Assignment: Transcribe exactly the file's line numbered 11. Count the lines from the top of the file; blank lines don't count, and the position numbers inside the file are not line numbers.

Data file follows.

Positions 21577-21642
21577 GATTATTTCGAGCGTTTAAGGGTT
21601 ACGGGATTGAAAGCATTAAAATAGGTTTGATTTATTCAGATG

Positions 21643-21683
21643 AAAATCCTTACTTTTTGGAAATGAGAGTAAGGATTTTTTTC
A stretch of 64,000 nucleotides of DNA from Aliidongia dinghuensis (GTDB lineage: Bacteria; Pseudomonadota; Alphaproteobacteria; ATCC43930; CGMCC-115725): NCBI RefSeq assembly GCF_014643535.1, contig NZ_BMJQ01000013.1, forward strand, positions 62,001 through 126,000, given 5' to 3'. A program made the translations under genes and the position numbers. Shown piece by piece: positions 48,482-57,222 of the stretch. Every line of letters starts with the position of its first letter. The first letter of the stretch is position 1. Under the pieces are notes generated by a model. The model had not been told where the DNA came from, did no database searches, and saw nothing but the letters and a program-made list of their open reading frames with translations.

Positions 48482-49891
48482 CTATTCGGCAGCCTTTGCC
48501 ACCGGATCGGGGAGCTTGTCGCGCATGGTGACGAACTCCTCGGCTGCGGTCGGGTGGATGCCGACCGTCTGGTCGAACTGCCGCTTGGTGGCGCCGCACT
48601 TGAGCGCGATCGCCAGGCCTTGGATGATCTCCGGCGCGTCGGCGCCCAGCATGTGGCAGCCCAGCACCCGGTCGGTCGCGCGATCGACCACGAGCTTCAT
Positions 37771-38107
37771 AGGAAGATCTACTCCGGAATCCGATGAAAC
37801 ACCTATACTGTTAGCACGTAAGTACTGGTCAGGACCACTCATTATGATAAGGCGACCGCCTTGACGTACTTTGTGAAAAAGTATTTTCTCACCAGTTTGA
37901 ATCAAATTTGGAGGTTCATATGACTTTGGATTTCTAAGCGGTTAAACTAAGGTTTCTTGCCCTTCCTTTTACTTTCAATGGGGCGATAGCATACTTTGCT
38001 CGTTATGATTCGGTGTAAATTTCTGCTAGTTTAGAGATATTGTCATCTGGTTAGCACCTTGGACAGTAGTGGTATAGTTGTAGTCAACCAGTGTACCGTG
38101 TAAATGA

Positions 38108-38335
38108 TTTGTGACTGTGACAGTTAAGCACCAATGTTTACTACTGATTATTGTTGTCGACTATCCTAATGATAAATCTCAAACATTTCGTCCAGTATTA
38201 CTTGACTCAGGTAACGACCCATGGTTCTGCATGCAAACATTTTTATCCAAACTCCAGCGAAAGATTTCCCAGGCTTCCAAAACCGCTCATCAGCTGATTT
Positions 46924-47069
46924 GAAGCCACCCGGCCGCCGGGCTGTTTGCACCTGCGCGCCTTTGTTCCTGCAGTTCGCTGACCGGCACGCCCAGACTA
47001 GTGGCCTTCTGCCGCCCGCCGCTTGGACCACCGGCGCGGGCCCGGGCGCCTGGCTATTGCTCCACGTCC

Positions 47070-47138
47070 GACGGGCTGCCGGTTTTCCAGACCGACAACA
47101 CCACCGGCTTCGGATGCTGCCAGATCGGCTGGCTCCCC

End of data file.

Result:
Positions 37771-38107